Northern Ireland social care ‘collapsing in slow motion, report warns
The social care system in Northern Ireland is “collapsing in slow motion”, an expert panel warned yesterday.
In a major report, Des Kelly and John Kennedy — members of the Expert Advisory Panel on Adult Care and Support — said that “maintaining the status quo is not an option” and called for radical reform.
The report — Power to People: Proposals to Reboot Adult Care and Support in NI — says that where a person could afford to contribute to the cost of a service they should do so and that “the principle should be applied consistently and equitably across all adult social care models”.
That raised the possibility of people paying for domiciliary care, which is currently free.
The co-authors also suggested that a living wage should be adopted to raise the pay of social care workers.
Staff receive among the lowest rates in the labour market and that produces an undervalued workforce and high turnover, they said.
“Care work is highly skilled. To be good at it you need a high degree of emotional intelligence, negotiating skills and kindness in spades. Yet we surround care workers in a mire of paperwork and suspicion.
“Care workers receive amongst the lowest wages in the labour market: in short, a low-paid, high-turnover and undervalued workforce is a poor way to ensure the quality of care we demand.”
It said a living wage should be paid as a first step to recognising it as a professional workforce.
The Government’s hourly living wage for those aged over 25 is set at £7.50.
In the longer term the report said the vision should be to equalise pay and conditions across the social care workforce.
It added: “We need a new model, one which recognises and builds on the skills and experience of staff by empowering them to make decisions and create a more human and relationship-centred ethos into social care.”
Every year health and social care trusts spend more than £900m on adult social care including services like day care, domiciliary care, residential care and nursing home care.
The report noted growing demand and a limited menu of support which fails to recognise changing needs and expectations means there will be an ever widening gap between what is available and what is needed.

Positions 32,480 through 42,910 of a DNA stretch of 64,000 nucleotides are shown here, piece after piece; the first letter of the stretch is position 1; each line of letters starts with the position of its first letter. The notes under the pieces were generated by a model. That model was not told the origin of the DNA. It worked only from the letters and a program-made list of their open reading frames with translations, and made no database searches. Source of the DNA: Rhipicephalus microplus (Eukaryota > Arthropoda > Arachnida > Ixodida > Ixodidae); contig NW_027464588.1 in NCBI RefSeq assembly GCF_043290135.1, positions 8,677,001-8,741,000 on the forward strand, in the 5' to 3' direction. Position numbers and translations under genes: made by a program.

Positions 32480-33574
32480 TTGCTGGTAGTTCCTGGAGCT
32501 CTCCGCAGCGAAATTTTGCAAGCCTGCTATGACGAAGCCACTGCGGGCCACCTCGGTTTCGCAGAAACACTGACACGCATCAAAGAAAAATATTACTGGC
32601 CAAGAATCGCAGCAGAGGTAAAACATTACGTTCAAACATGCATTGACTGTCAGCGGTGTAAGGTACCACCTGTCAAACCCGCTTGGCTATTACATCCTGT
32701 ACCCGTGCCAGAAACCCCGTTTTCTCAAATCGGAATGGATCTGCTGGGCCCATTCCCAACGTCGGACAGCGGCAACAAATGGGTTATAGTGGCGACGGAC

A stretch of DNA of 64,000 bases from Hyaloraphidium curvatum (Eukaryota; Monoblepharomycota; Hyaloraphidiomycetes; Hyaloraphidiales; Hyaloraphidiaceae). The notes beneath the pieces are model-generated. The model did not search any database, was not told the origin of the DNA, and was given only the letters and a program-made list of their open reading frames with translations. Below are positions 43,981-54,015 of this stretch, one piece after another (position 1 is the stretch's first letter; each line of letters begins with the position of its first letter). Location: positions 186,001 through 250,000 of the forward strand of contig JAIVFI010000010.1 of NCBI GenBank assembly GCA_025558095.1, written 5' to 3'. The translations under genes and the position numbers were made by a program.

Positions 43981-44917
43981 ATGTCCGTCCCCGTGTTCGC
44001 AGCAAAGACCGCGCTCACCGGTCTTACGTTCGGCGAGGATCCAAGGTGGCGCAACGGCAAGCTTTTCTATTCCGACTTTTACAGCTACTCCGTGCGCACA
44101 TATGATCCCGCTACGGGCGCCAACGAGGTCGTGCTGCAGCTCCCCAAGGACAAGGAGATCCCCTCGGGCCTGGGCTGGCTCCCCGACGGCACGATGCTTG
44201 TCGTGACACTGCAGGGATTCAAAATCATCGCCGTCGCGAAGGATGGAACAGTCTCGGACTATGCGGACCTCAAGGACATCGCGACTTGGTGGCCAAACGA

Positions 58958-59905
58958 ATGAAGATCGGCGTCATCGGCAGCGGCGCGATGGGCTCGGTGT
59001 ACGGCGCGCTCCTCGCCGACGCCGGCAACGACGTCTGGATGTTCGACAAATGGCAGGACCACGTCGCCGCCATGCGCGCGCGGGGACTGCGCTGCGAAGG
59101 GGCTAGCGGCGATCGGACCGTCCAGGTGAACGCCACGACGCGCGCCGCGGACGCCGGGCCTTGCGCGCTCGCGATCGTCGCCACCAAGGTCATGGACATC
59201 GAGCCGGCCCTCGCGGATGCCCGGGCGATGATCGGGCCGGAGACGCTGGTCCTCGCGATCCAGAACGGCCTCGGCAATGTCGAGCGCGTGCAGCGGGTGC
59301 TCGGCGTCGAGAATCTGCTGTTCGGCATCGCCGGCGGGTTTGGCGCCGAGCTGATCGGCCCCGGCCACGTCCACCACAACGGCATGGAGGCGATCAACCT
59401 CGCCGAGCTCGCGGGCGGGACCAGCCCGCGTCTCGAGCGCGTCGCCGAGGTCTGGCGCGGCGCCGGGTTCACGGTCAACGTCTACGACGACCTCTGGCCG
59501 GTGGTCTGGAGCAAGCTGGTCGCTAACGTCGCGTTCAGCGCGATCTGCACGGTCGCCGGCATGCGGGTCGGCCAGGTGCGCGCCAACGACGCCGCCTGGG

The report made 16 proposals, including putting the rights of family carers on a legal footing and devising a strategy to bring them into the heart of the transformation of adult care and support.
Responding, Chief Social Worker Sean Holland said: “It is clear that, to remain sustainable, adult care and support services will have to undergo significant change.
“Those changes are best considered within the context of system-wide transformation in line with the 10-year plan for health and social care transformation, set out in ‘Health and Wellbeing 2026, Delivering Together’.”
Mr Holland said that the department would discuss the way forward with stakeholders, before developing an action plan.
Carolyn Ewart, country manager of the Northern Ireland Association of Social Workers (NIASW) said there were extreme pressures in the system and the first step in showing leadership was calling for the necessary resources to be made available.
She said: “This is vital if people who rely on social care, and their families, are to be provided with the assistance they need to live independently and with dignity.
“Central to the delivery of high quality services is enabling staff to spend meaningful time with service users, paying heed to their emotional as well as their physical needs.”
Ms Ewart added: “The needs of users of social care should be the top priority of all involved and we urgently require political leadership to take the tough decisions needed to deliver a social care system to be proud of.”
Duane Farrell, deputy director of Age NI said: “We call on our decision-makers and political leaders to make reform of social care a priority and on the Department of Health to respond as a matter of urgency to the significant challenges outlined in the report."